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Matching donations without crowding out? Some theoretical considerations, a field, and a lab experiment

Listed author(s):
  • Adena, Maja
  • Huck, Steffen

Is there a way of matching donations that avoids crowding out? We introduce a novel matching method where the matched amount is allocated to a different project, present some simple theoretical considerations that predict reduced crowding out or more crowding in (depending on the degree of substitutability between the two projects) and present evidence from a large-scale natural field experiment and a laboratory experiment. Similar to findings in the literature, conventional matching for the same project results in partial crowding out in the field experiment and, as predicted, crowding out is reduced under the novel matching scheme. The lab experiment provides more fine-tuned evidence for the change in crowding and yields further support for the theory: the novel matching method works best when the two projects are complements rather than substitutes.

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File URL: https://www.econstor.eu/bitstream/10419/129500/1/852145225.pdf
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Paper provided by Social Science Research Center Berlin (WZB) in its series Discussion Papers, Research Unit: Economics of Change with number SP II 2015-302r.

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Date of creation: 2016
Handle: RePEc:zbw:wzbeoc:spii2015302r
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  1. Daniel Rondeau & John List, 2008. "Matching and challenge gifts to charity: evidence from laboratory and natural field experiments," Experimental Economics, Springer;Economic Science Association, vol. 11(3), pages 253-267, September.
  2. Steffen Huck & Imran Rasul & Andrew Shephard, 2015. "Comparing Charitable Fundraising Schemes: Evidence from a Natural Field Experiment and a Structural Model," American Economic Journal: Economic Policy, American Economic Association, vol. 7(2), pages 326-369, May.
  3. John A. List & David Lucking-Reiley, 2002. "The Effects of Seed Money and Refunds on Charitable Giving: Experimental Evidence from a University Capital Campaign," Journal of Political Economy, University of Chicago Press, vol. 110(1), pages 215-233, February.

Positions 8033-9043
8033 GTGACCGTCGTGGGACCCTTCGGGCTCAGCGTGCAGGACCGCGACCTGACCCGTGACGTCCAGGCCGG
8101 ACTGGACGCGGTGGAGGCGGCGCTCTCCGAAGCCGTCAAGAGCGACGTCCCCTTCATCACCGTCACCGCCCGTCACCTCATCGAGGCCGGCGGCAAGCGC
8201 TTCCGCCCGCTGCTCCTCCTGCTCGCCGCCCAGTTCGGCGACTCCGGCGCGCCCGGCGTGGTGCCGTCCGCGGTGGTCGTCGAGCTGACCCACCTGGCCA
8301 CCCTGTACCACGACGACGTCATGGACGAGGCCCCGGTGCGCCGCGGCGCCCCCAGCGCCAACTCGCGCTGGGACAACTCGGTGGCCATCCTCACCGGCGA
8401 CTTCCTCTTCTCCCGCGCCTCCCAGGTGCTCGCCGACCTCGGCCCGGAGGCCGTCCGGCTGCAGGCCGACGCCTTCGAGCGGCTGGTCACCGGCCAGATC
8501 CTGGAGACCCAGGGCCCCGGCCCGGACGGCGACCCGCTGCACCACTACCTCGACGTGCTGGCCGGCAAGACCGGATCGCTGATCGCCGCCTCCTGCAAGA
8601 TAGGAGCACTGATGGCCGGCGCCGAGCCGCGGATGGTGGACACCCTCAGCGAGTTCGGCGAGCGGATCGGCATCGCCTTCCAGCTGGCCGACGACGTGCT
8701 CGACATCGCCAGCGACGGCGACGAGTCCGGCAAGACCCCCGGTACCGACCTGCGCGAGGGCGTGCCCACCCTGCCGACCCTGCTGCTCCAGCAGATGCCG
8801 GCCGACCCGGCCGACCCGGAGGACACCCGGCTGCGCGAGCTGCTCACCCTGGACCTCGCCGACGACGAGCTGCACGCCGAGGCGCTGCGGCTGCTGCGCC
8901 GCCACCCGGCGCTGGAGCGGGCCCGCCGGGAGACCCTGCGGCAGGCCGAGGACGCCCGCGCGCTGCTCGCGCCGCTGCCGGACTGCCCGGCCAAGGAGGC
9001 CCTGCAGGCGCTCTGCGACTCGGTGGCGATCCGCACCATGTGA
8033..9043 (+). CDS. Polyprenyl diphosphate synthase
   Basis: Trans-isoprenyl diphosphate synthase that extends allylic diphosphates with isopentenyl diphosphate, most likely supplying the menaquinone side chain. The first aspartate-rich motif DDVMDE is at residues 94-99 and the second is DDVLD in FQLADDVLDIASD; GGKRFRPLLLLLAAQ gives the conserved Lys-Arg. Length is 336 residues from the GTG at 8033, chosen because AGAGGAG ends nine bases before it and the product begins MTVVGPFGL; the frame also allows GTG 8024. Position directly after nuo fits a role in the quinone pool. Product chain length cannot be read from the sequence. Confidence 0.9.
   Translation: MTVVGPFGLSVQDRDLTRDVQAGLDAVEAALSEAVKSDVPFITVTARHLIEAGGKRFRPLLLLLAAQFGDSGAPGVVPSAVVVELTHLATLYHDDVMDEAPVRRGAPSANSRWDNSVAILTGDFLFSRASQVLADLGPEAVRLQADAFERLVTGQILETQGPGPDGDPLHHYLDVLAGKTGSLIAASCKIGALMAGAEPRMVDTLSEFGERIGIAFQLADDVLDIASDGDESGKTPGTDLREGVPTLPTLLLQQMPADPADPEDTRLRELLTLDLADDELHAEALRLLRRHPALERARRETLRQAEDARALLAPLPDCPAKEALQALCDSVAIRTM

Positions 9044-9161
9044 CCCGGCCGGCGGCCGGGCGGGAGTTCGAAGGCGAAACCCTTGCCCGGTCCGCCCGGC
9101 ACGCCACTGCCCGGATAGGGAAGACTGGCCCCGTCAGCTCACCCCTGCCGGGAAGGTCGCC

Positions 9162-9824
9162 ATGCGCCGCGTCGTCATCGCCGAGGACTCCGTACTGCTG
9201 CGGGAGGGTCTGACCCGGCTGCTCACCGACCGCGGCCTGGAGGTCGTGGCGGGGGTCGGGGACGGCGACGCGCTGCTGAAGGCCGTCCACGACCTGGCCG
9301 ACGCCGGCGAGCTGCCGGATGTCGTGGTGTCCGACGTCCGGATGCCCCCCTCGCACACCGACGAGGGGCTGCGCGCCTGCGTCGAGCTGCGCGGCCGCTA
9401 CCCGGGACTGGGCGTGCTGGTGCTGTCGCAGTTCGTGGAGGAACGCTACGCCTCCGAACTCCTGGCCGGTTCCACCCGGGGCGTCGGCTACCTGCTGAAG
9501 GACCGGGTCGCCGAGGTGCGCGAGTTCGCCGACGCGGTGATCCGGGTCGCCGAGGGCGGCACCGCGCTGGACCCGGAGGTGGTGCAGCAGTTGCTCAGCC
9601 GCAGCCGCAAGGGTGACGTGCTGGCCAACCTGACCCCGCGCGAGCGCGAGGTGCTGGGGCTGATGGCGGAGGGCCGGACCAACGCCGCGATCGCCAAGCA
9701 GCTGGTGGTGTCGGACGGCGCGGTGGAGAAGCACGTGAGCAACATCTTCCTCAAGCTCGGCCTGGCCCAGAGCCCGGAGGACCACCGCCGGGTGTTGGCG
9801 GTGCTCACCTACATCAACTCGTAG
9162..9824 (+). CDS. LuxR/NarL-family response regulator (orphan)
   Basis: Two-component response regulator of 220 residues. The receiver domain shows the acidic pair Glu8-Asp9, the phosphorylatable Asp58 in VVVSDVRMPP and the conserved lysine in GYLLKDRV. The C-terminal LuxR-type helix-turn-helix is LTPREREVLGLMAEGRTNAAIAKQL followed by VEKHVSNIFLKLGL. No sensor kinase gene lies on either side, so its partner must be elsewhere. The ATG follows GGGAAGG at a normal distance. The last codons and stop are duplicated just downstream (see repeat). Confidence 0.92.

4. Dean Karlan & John A. List, 2007. "Does Price Matter in Charitable Giving? Evidence from a Large-Scale Natural Field Experiment," American Economic Review, American Economic Association, vol. 97(5), pages 1774-1793, December.
  5. Adena, Maja & Huck, Steffen & Rasul, Imran, 2014. "Charitable Giving and Nonbinding Contribution-Level Suggestions - Evidence from a Field Experiment," Review of Behavioral Economics, now publishers, vol. 1(3), pages 275-293, May.
  6. Huck, Steffen & Rasul, Imran, 2011. "Matched fundraising: Evidence from a natural field experiment," Journal of Public Economics, Elsevier, vol. 95(5-6), pages 351-362, June.
  7. Stephan Meier, 2007. "Do Subsidies Increase Charitable Giving in the Long Run? Matching Donations in a Field Experiment," Journal of the European Economic Association, MIT Press, vol. 5(6), pages 1203-1222, December.
  8. repec:feb:natura:0053 is not listed on IDEAS
  9. King, Gary & Zeng, Langche, 2001. "Logistic Regression in Rare Events Data," Political Analysis, Cambridge University Press, vol. 9(02), pages 137-163, January.
  10. Eckel, Catherine C. & Grossman, Philip J., 2003. "Rebate versus matching: does how we subsidize charitable contributions matter?," Journal of Public Economics, Elsevier, vol. 87(3-4), pages 681-701, March.
  11. Catherine Eckel & Philip Grossman, 2008. "Subsidizing charitable contributions: a natural field experiment comparing matching and rebate subsidies," Experimental Economics, Springer;Economic Science Association, vol. 11(3), pages 234-252, September.
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